As with earlier tasks featured in this calendar, threshing might not have been the most seasonal activity for December. However, it might have been linked to December because threshing was a major Biblical metaphor. Since threshing is the process that separates useful, edible grain from inedible husks, it was used in both the Old and New Testaments as a metaphor for judgement, for separating the good from the bad. This metaphor might have been particularly appropriate for Advent, which starts in December. Advent is the period before Christmas in the Christian liturgical year. Today it is associated with chocolate calendars, but in Anglo-Saxon England it was a time of fasting and penance, like Lent, as people prepared themselves for the holy feasts.

There are a number of feasts highlighted with a gold cross in this calendar, all grouped towards the end of the month. The first of these falls on 21 December, the feast of St Thomas the Apostle which was also, the calendar notes, the Winter Solstice. Thomas was a popular saint in Anglo-Saxon England, and several Old English accounts were made of his life. Even the writer Ælfric was obliged to write an account of St Thomas’s life: he initially refused because other versions existed and because he and St Augustine had some doubts about some of the miracles attributed to Thomas. Their objection was not to the idea a miracle would happen, but because these stories portrayed Thomas as vengeful, taking delivery of a severed hand after its owner had slapped him.

Cotton_ms_julius_a_vi_f008v gold crosses
Christmas and the following feast days marked out with a gold crosses: Cotton MS Julius A VI, f. 8v

The next major holiday marked in the calendar is one we still celebrate today: Christmas. Learn more about how Christmas was celebrated in 11th-century English monasteries here. Then as now, Christmas kicked off a whole series of festivities: the next three days in the calendar are also marked out in gold. On 26 December is the feast of St Stephen, the first Christian martyr. Rather luridly, the verse in the calendar describes him ‘swimming in blood’. This is followed by the feast of St John the Evangelist and then the feast of the Holy Innocents, the massacre of children in Bethlehem.

Cotton_ms_julius_a_vi_f008v sagittarius
Detail of Sagittarius: Cotton MS Julius A VI, f. 8v

At the top of the page, there is information about astrological changes in December, including a roundel depicting the constellation Sagittarius. Sagittarius is here depicted as a centaur, with his cape billowing out elegantly behind him.

Harley_ms_2506_f039v
Detail of Sagittarius, from a copy of Cicero's Aratea in a collection of astronomical texts made in Fleury in the 990s, with drawings added a few years later by an English artist: Harley MS 2506, f. 39v

Whatever is on your own calendar for December, we hope you have a great month. And if you are looking for something to do over the winter holidays, the British Library has an interesting exhibition on at the moment …

Alison Hudson

Follow us on Twitter @BLMedieval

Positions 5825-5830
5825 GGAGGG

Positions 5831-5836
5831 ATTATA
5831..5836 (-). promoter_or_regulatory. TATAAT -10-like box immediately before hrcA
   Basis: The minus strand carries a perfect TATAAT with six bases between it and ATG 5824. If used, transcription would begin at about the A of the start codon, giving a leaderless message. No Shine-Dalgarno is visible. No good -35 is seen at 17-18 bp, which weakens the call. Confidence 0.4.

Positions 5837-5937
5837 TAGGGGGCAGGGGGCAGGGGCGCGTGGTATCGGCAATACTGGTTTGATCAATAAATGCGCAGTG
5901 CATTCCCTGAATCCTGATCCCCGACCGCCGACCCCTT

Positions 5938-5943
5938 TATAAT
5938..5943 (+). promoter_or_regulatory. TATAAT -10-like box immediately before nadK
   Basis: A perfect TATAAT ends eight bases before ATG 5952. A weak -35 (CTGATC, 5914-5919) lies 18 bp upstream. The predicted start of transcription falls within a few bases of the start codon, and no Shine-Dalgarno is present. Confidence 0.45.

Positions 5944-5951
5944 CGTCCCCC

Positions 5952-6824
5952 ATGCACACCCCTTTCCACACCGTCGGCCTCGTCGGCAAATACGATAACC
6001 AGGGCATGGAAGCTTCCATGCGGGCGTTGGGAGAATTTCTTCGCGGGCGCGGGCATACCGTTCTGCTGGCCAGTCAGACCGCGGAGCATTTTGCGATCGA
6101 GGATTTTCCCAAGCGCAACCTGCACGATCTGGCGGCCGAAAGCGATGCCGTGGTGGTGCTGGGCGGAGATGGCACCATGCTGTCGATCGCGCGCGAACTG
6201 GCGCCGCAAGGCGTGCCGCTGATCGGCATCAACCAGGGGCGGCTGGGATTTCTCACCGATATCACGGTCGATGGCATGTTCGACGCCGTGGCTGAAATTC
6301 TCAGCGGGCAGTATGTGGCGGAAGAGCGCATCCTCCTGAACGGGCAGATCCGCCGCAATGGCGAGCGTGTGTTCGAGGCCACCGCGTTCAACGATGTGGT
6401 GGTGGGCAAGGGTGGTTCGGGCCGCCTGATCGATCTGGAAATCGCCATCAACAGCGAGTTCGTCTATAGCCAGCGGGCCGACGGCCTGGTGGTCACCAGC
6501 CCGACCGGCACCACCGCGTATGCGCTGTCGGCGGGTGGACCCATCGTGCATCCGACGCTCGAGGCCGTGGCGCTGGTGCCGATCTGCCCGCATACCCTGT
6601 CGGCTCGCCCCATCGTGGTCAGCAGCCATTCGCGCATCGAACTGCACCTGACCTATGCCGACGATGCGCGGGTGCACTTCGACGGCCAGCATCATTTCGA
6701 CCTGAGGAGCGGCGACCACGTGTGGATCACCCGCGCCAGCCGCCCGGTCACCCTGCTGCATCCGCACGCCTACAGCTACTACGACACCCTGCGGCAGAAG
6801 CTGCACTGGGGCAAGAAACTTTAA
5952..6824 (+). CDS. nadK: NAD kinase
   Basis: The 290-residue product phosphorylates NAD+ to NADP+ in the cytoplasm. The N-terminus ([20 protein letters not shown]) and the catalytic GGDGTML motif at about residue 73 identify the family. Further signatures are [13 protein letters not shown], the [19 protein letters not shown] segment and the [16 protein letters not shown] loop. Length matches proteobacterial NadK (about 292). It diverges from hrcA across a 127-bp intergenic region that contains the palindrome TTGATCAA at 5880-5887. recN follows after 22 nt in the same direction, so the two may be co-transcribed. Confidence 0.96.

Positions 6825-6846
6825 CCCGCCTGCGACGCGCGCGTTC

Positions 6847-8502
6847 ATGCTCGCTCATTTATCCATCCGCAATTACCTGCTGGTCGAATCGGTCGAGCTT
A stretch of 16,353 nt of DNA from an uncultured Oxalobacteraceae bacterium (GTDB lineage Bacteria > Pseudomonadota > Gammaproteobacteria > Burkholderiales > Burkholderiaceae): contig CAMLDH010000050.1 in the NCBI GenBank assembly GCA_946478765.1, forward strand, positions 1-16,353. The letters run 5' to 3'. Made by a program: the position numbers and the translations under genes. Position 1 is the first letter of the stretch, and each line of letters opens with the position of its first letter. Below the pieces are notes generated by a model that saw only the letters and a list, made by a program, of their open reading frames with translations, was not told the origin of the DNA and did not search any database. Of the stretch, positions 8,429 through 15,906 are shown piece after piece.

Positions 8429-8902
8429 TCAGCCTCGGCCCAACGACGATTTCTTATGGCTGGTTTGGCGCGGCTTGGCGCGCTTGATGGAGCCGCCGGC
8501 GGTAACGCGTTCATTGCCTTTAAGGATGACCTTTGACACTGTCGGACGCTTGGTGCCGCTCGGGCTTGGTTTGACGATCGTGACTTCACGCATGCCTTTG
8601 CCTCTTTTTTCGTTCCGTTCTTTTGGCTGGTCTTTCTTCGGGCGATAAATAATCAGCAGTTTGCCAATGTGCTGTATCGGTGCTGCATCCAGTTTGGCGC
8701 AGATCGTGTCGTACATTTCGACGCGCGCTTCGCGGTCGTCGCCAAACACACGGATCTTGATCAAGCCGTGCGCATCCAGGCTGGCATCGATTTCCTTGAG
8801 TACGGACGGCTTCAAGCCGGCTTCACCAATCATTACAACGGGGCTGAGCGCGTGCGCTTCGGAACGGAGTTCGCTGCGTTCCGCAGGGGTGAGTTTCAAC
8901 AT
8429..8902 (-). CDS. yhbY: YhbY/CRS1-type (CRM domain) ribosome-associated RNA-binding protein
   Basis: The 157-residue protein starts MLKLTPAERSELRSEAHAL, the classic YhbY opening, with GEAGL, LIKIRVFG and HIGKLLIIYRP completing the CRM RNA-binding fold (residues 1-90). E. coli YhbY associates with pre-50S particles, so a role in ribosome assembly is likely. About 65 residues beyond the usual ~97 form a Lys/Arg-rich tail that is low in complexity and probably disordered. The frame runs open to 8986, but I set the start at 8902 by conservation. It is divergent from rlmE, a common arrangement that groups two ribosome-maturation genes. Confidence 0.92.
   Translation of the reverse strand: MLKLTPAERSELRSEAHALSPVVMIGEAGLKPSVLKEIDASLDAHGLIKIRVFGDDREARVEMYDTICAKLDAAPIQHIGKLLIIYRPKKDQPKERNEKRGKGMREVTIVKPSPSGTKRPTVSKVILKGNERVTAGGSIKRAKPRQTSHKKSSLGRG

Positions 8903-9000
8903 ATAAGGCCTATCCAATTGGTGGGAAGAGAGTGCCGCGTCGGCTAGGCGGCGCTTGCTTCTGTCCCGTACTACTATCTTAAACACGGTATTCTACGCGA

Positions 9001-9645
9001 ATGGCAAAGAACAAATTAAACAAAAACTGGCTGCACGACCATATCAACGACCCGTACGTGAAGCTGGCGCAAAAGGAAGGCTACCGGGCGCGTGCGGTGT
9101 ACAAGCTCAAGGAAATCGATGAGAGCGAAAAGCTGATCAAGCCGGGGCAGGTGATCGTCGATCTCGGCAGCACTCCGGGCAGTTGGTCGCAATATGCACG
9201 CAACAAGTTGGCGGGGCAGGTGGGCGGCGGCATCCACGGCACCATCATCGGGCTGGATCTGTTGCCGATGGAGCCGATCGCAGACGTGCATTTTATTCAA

Part of the Polonsky Digitisation Project

In partnership with

BnF logo

Supported by

PF Logo

28 November 2018

A spoonful of sugar

Add comment Comments (0)

Today, the mention of sugar evokes reports about the harmful health effects of increased sugar consumption, and counter-actions such as the recently introduced UK ‘sugar tax’. But sugar is also a universally used inactive ingredient in many medications. As Mary Poppins was aware, it helps less pleasant ingredients go down. When sugar was first introduced to Europe, and for several centuries afterwards, it was regarded as an active — and curative — medical ingredient in its own right.

Egerton_ms_747_f106r

Illustration of a sugarcane plant in a collection of medical texts, Italy (Salerno), c. 1280–1350: Egerton MS 747, f. 106r

One of the earliest mentions of sugar in England is found in a manuscript containing a collection of medical recipes, written in the mid-to-late 11th century (Sloane MS 1621). Although made in what is now the Low Countries or northern France, this manuscript was brought soon afterwards to the abbey of Bury St Edmunds in England. Perhaps it came with Baldwin (d. c. 1097), originally from Chartres in France and physician to King Edward the Confessor (1042–1066), who was made abbot of Bury St Edmunds in 1065.

At Bury, numerous scribes added medical recipes to the book throughout the later decades of the century, suggesting it was valued and frequently consulted. Sugar is found in the ingredients lists of two of these added recipes, showing that Bury St Edmunds had access to the most current medical literature available in Latin. The close study of this manuscript, which led to the discovery of the recipes mentioning sugar, has been facilitated by its digitisation for The Polonsky Foundation England and France Project.

Sloane_ms_1621_f063r

Starting on line 6, the Rosatum tertiani febris ('A conserve of roses for tertian fever') lists zuccari and siruppo albo (white syrup) as its ingredients, England (Bury St Edmunds), c. 1075–1100: Sloane MS 1621, f. 63r